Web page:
John Coleman


Washington, D.C.

John Coleman represents banks, nonbank financial institutions, corporations and individuals in supervisory and enforcement matters initiated by government regulators, as well as in private civil litigation and internal investigations. He also counsels clients on compliance with consumer protection laws and supervision preparedness.

Prior to joining Orrick, John was a partner at Buckley LLP, which he joined after 15 years in federal government service as a litigator and advisor to senior policymakers, most recently as Deputy General Counsel for Litigation and Oversight at the Consumer Financial Protection Bureau. He joined the CFPB soon after its creation in 2010 and was one of a core group of attorneys tasked with interpreting the authorities granted to the agency by the Consumer Financial Protection Act of 2010 and establishing the procedures by which the agency exercises those authorities. He was the first person to appear in court on behalf of the CFPB and was involved in every significant litigation matter in the agency’s history prior to his departure. As Deputy General Counsel, he managed the team of attorneys responsible for representing the Bureau in litigation, including appellate matters, and before congressional oversight bodies.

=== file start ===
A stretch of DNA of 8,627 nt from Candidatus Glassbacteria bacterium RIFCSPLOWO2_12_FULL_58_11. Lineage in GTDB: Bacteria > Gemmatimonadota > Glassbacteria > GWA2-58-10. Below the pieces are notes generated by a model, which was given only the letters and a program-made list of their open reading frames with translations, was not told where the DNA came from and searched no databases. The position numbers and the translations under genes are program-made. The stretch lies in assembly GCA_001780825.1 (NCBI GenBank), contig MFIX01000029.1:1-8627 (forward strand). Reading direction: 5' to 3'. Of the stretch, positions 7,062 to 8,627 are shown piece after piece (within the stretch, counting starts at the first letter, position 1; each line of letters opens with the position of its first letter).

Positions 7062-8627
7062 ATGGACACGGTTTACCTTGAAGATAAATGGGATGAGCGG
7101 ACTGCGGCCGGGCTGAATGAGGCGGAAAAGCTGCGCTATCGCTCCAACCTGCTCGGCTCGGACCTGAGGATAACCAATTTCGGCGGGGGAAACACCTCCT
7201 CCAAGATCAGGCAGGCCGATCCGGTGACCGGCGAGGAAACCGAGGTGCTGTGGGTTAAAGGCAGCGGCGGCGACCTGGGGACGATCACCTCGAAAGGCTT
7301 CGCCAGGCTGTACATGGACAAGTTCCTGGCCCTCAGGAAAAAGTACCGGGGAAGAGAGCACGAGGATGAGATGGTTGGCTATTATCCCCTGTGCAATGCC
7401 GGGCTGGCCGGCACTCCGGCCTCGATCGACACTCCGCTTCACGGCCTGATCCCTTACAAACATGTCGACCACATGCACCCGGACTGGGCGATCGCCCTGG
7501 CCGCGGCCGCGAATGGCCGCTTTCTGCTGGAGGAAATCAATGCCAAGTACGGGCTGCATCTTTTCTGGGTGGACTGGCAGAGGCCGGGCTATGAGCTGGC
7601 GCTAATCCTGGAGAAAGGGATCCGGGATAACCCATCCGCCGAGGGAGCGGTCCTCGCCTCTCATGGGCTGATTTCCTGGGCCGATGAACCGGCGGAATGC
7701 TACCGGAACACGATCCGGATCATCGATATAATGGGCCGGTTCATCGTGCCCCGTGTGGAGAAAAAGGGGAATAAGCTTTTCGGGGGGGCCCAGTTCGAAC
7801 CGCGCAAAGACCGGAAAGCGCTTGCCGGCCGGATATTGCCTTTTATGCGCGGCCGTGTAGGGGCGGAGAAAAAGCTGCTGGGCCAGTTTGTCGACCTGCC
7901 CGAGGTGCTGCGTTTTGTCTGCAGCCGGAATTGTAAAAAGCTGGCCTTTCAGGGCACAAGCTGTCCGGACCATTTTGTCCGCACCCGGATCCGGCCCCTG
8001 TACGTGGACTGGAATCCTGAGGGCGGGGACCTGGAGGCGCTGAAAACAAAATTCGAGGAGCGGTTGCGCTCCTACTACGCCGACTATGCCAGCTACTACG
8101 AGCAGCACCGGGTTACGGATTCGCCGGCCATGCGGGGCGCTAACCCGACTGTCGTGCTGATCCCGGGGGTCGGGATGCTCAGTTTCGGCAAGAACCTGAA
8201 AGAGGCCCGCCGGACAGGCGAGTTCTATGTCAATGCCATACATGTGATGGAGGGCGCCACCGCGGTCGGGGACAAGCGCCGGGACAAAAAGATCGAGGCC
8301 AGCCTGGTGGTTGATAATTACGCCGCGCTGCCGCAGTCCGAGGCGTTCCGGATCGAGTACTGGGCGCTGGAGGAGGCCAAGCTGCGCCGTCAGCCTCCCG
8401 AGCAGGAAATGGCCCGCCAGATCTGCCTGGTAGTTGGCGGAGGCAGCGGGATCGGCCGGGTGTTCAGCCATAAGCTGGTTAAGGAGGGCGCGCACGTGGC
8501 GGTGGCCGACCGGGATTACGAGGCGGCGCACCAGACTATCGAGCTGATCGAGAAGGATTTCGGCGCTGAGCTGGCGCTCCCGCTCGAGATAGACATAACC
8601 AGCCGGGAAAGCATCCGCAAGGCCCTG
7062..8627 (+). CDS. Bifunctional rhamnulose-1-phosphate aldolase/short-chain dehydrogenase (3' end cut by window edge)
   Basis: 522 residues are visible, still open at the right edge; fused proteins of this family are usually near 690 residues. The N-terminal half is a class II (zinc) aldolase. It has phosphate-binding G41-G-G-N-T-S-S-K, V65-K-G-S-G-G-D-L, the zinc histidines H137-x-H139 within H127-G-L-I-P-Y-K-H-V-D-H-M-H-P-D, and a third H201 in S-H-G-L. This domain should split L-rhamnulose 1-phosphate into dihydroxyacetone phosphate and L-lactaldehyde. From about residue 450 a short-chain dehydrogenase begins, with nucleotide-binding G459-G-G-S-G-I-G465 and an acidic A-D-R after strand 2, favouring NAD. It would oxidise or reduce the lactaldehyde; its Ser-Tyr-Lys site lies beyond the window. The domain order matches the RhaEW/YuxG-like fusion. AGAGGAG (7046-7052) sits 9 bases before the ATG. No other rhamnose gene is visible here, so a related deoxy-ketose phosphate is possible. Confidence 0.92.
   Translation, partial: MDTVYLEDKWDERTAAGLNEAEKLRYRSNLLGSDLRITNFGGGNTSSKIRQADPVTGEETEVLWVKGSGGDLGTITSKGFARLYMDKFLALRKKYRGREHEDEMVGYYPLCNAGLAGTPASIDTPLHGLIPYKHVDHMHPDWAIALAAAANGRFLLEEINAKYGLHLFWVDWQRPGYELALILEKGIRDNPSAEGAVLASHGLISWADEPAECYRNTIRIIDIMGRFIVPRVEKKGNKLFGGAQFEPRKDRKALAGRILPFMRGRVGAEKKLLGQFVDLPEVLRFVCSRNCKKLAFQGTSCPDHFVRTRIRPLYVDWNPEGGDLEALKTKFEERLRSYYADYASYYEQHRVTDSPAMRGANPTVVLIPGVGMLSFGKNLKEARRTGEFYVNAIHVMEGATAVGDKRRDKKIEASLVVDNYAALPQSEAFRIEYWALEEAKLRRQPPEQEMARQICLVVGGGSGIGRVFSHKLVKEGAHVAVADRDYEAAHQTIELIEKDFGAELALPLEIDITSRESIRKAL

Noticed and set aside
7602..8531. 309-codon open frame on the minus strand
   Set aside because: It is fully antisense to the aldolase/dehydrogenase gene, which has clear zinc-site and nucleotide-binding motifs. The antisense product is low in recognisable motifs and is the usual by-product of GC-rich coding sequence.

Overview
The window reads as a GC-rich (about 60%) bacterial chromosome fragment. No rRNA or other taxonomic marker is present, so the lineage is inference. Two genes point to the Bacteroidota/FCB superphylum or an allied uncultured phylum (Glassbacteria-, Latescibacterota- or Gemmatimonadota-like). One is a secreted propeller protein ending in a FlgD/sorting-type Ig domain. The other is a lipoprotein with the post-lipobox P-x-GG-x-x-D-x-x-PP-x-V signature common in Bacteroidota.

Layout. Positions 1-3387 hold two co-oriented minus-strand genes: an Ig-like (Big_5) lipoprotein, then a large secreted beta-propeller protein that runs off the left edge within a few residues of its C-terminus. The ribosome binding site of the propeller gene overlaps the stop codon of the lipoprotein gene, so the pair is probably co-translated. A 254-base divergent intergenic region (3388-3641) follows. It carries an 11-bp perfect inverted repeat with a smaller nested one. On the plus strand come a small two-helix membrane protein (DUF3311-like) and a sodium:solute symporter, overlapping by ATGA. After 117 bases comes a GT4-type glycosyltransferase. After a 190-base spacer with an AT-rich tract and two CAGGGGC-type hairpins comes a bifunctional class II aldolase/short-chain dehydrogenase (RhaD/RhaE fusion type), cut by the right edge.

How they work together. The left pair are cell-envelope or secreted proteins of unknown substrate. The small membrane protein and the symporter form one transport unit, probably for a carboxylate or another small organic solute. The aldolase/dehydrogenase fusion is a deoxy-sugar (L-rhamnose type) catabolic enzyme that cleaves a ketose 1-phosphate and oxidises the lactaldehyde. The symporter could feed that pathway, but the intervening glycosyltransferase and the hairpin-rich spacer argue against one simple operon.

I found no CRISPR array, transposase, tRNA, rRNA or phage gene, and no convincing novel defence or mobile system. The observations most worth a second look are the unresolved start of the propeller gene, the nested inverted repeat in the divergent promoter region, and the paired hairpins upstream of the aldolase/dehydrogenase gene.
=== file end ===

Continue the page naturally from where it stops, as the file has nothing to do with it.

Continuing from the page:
John served every director or acting director in the CFPB's history during his tenure at the CFPB, advising them and senior officials in the Division of Supervision, Enforcement, and Fair Lending on a range of complex legal and policy matters, including those arising in the course of examinations, investigations and enforcement actions. He also advised the Director and senior officials in the Division of Research, Markets, and Regulations with respect to rulemakings, and represented the agency in all rulemaking challenges.

Prior to joining the CFPB, John was a trial attorney in the Federal Programs Branch of the Department of Justice’s Civil Division, representing federal agencies and officials in high-profile civil litigation, including cases brought under the U.S. Constitution, the Administrative Procedure Act and federal antidiscrimination laws.

Following law school, he served as a law clerk for the Honorable T.S. Ellis III, of the United States District Court for the Eastern District of Virginia.